Tuesday, June 19, 2012

The Morning Call-The can gets kicked down the road one more time

The Market


Yesterday’s pin action was mixed, with the DJIA down (12741) and the S&P up (1344). That leaves the Averages in conflict---the Dow traded back below the ‘neckline’ (12744) of the reverse head and shoulders while the S&P remained above its comparable level (1338) for the second day. As I noted yesterday, a break of the ‘neckline’ sets stocks up to trade higher; however, with the indices now out of sync, I am holding off on that call---at least for one more day. Whether or not the ‘necklines’ are broken, both the DJIA and S&P are trading within their short term trading ranges (12022-13302, 1266-1422) and both of the Averages finished well within their intermediate term up trends (11811-16811, 1242-1809).

Volume was down; breadth fell. The VIX plunged, closing below the lower boundary of its short term uptrend. Our time and distance discipline is now operative; however, if this break is confirmed, it would be a positive for stocks. Also a plus, yesterday’s move also took the VIX below the ‘neckline’ of its head and shoulders pattern. Nonetheless, the VIX remains above the lower boundary of its intermediate term trading range.

GLD rose fractionally, leaving it above the lower boundary of its intermediate term (and short term) trading range.

Bottom line: given recent volatile, schizophrenic trading, it is not surprising that the Averages would at some point get out of sync. Now at issue is whether they will break up through the ‘neckline’ of their reverse head and shoulders. If that ultimately proves to be the case, then the upside defined by this formation is roughly 13400/1440. If the break proves unsuccessful, then the ‘shoulder line’ of the reverse head and shoulders pattern (12344, 1292) becomes my focus.

However, for the moment the Averages’ nonconfirmation argues for doing nothing

Two key commodity charts (short):



No economic data yesterday. Once again, it probably didn’t matter. Firstly, because as you know, all eyes had been on the weekend’s elections, particularly those in Greece; so some investor effort Monday was trying to discern any meaning in the results. In sum:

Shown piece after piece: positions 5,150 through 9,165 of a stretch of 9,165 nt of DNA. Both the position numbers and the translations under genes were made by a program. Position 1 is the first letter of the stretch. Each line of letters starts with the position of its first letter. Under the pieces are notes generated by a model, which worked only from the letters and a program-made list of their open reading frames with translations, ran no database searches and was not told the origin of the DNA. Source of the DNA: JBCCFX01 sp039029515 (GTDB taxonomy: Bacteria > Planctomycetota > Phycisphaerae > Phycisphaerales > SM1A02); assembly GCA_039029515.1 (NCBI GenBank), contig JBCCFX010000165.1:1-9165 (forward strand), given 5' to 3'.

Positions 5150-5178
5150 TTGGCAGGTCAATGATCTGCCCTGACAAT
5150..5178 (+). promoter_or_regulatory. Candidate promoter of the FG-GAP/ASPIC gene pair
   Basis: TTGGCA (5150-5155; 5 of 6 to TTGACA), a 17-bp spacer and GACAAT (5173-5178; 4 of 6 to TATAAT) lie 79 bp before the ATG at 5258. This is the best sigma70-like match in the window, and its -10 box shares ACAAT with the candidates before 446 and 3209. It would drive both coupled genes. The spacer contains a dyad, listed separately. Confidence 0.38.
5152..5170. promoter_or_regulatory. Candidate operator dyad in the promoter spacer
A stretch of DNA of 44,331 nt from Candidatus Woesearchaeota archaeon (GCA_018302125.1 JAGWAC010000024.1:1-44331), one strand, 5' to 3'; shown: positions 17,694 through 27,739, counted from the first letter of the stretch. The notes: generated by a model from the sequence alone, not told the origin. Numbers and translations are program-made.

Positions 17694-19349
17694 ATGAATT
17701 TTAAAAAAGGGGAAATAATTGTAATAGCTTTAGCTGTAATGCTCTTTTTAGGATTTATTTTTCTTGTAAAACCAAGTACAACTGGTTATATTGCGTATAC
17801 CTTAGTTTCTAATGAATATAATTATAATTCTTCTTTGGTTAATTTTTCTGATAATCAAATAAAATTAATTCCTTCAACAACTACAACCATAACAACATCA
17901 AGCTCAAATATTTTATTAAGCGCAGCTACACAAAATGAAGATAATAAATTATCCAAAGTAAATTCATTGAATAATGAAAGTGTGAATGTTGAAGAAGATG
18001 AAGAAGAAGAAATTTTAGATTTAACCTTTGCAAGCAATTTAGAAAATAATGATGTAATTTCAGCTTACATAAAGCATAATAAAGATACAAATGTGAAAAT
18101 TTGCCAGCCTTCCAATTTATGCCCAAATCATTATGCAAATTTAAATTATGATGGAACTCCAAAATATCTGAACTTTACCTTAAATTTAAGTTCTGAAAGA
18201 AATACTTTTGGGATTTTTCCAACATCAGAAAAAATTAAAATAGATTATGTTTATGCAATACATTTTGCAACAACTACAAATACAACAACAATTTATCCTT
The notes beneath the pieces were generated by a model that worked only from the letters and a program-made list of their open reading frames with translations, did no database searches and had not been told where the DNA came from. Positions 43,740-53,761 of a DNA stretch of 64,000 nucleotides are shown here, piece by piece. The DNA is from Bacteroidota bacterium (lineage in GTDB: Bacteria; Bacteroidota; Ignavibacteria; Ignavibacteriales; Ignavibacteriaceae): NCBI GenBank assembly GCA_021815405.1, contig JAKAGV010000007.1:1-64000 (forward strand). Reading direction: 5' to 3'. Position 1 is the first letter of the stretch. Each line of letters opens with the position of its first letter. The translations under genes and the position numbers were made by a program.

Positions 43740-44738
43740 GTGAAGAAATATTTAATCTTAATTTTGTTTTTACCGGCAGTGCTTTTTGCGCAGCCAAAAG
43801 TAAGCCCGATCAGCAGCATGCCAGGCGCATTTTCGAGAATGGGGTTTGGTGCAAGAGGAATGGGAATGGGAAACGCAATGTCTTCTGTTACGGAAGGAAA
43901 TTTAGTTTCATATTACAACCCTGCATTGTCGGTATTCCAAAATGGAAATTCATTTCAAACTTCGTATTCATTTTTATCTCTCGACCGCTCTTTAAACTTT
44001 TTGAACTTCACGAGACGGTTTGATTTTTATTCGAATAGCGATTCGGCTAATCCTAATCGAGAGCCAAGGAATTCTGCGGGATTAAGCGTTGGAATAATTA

(1) in Greece, a government must still be formed, policies developed and implemented and a resumption of negotiations with the EU over terms of the bail out. In other words, we don’t know much more today than we did last Friday and a solution for the EU credit crisis is no closer,

(2) the French gave Hollande’s socialist a sweeping victory, the retirement age is probably going to 35 and Germany gets lonelier and lonelier as a force for fiscal responsibility,

(3) the military continues to hold the reins of power in Egypt.

The implications of last weekend’s elections (medium):

Charles Biderman on what Germany should do about Greece (4 minute video):

A thorough but long analysis of Spain’s economic predicament:

Will Italy be far behind (medium):

Second, there is an FOMC meeting tomorrow and everyone is getting jiggy about an extension of Operation Twist or another QE. Hope springs eternal. Unfortunately, this time it will likely be granted its wish.

Bottom line: investor anticipation regarding the weekend’s elections notwithstanding, the visibility of a solution to the EU sovereign debt crisis is no clearer today than last Friday. The net effect of the Greek elections was another teeny, weenie baby step that might ultimately lead to something positive but in essence kicked the can down the road yet one more time buying God knows how much time before investors once again realize that nothing has happened, that the eurocrats are still jerking themselves off and that the day when events will spin out of their control is one day closer.

With stocks basically at Fair Value, the risk of ‘events will spin out of control’ is not reflected. Hence, despite the potential for a positive technical move if the break of the ‘neckline’ of the reverse head and shoulders is confirmed, our Portfolios will likely stay on the sidelines.

The latest from John Hussman (medium):

Steve Cook received his education in investments from Harvard, where he earned an MBA, New York University, where he did post graduate work in economics and financial analysis and the CFA Institute, where he earned the Chartered Financial Analysts designation in 1973. His 40 years of investment experience includes institutional portfolio management at Scudder, Stevens and Clark and Bear Stearns. Steve's goal at Strategic Stock Investments is to help other investors build wealth and benefit from the investing lessons he learned the hard way.